Liberation of the Netherlands, 1945

I was in Otterlo on Queen's Day.  As I walked down to the village center to join in the celebration (music, soccer, kids playing and tooting horns...) I passed by something that touched me very much:  a memorial to those who died in Otterlo in 1945 during the liberation of the country.  The memorial focused on Canadians, but also called out British and local losses.

What surprised me was that, more 60 years later, the people of a this small town had made the effort to decorate the memorial with wreathes and flowers on their national holiday.

My friend Paul from Toronto filled me in a bit on Canada's history in WWII, particularly with regard to the Netherlands.  That history explains a lot.  In Paul's words:

Canadian involvement in WWII is relatively unknown around the world although we had a very large contingent serving. During the war, Canada’s population was only 11 million, but over 1 million men and women were serving over seas.
  • Long before Pearl Harbor, the Canadian Navy and the Canadian Merchant Marine took the brunt of the war for the Atlantic sending much needed supplies to England.
  • Canada was home for much of the Allied air training, including Americans.
  • Under British Field Marshall Montgomery, Canada was involved in the invasion of Sicily and Italy.
  • Again under Montgomery, Canadians hit the Normandy beaches. Despite facing resistance almost as heavy as the Americans did on Omaha beach, Canadians made it further inland on June 6th than the Americans or British.
  • Late in 1944, the Germans were retreating faster than the Allies could advance and the supply lines were stretched thin: the problem was the lack of deep water ports. After Operation Market Garden failed, the Canadians were charged with clearing the Scheldt Delta near Antwerp so that the Allies could use the port of Antwerp.

However, the greatest thing Canadians did during the war was the liberation of the Netherlands. The Russians, Americans, and British were followed closely in the press as they closed in on Germany, but Canada turned north. The Germans had all but destroyed the Netherlands and much of the population was starving to death. Over 7,000 Canadians died in the fighting, and the people of the Netherlands have never forgotten the sacrifice. Along with this sacrifice, Canada had sheltered the Dutch Royal family while the Nazi’s occupied the Netherlands. Princess Margaret was born in Ottawa and the Canadian government temporarily declared that the maternity ward of the Ottawa Civic Hospital was international territory. As a result, Princess Margaret was able to inherit her Dutch citizenship only from her mother.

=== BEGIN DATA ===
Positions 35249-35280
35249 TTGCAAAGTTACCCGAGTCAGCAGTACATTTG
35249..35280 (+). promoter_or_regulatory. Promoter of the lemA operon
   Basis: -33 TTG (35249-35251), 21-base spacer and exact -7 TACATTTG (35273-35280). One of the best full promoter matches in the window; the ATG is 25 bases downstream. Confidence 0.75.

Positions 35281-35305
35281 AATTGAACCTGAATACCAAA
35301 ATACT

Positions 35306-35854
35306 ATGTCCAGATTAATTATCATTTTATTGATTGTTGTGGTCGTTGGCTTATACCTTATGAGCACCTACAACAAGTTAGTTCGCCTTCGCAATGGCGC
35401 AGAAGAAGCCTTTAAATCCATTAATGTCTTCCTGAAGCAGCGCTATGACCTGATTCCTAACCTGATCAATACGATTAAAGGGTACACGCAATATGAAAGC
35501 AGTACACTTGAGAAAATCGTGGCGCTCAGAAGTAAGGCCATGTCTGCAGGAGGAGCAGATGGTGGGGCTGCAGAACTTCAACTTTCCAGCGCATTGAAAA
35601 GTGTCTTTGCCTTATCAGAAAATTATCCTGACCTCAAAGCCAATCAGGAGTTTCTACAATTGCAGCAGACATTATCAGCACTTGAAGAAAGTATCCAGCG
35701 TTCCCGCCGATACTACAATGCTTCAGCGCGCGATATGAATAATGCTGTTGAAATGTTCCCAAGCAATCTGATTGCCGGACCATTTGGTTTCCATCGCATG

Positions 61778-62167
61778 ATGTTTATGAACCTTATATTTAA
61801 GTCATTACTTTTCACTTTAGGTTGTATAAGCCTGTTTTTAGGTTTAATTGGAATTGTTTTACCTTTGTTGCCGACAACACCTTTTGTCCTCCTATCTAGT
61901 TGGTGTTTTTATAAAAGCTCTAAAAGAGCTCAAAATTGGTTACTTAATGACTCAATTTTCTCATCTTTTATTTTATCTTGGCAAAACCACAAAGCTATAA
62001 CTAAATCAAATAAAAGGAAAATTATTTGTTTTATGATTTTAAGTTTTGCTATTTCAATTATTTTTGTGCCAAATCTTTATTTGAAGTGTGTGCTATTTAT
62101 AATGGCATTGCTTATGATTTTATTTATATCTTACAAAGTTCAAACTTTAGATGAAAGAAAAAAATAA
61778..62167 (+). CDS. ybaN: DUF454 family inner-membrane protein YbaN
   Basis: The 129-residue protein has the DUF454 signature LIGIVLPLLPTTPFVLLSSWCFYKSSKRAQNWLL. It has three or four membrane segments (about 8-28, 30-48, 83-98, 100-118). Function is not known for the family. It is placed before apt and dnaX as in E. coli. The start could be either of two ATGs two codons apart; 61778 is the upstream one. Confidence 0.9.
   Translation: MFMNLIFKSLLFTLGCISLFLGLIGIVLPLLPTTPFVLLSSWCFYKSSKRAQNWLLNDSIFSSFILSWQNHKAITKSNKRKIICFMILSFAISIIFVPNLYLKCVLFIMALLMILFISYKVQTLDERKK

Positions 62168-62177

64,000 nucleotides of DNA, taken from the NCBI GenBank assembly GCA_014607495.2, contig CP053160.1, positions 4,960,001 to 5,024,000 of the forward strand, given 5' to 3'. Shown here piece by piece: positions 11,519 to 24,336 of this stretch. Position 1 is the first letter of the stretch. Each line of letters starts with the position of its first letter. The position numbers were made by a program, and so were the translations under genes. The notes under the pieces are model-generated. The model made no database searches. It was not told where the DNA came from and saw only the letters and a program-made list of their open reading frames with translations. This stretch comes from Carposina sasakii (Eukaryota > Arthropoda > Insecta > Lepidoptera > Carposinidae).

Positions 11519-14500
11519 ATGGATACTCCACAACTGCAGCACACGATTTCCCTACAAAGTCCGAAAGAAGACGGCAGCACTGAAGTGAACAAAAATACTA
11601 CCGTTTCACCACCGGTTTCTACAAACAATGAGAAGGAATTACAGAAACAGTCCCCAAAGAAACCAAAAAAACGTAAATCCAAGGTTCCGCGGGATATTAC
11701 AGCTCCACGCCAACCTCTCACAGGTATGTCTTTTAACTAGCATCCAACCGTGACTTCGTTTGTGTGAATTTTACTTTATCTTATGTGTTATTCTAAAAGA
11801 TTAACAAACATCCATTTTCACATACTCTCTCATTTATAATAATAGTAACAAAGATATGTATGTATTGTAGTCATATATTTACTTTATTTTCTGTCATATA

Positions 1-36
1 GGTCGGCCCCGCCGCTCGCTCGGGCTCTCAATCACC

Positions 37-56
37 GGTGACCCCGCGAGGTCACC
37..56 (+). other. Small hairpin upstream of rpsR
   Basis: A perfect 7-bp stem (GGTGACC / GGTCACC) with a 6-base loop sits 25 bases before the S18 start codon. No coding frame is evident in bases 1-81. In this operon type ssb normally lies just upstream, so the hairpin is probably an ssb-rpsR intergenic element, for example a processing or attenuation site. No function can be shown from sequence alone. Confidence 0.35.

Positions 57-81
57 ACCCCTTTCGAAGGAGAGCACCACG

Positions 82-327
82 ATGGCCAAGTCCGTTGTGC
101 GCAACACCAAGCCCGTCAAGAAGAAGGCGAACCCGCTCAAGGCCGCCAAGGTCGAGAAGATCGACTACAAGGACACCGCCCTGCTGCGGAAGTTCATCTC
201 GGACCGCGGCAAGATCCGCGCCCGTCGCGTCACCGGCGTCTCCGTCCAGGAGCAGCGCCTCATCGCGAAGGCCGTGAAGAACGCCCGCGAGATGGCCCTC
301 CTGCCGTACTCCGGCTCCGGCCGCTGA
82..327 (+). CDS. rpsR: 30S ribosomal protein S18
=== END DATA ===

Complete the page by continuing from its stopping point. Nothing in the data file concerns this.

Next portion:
In thanks for all of this, the Dutch Royal Family sent 100,000 tulip bulbs to Canada in 1945 and they continue to send bulbs each year. Also, every year, they maintain the Canadian war cemeteries and honor the Canadians who fought and liberated them.

The cemetery above is in a slightly different area of the Netherlands.  It holds the remains of soldiers from several countries.

The cemetery below is a memorial to a group of Russian POWs held on Texel.  In the closing weeks of the war, they were faced with a dilemma.  The outcome of the war -- an Allied victory -- was certain, but their future was not.  They believed there was a high probability that they might be executed by their German captors before they evacuated.  They perceived a similar probability of execution as "deserters", should they eventually be "liberated" by the Russian army.  Reasoning that their best hope was to fight their way free and try to reach the advancing (primarily Canadian) western Allies, they revolted against their German captors -- armed essentially only with sticks and stones.  They fought a guerrilla war for a period of weeks, but ultimately every one was hunted down and killed.  Sad story, in a beautiful location.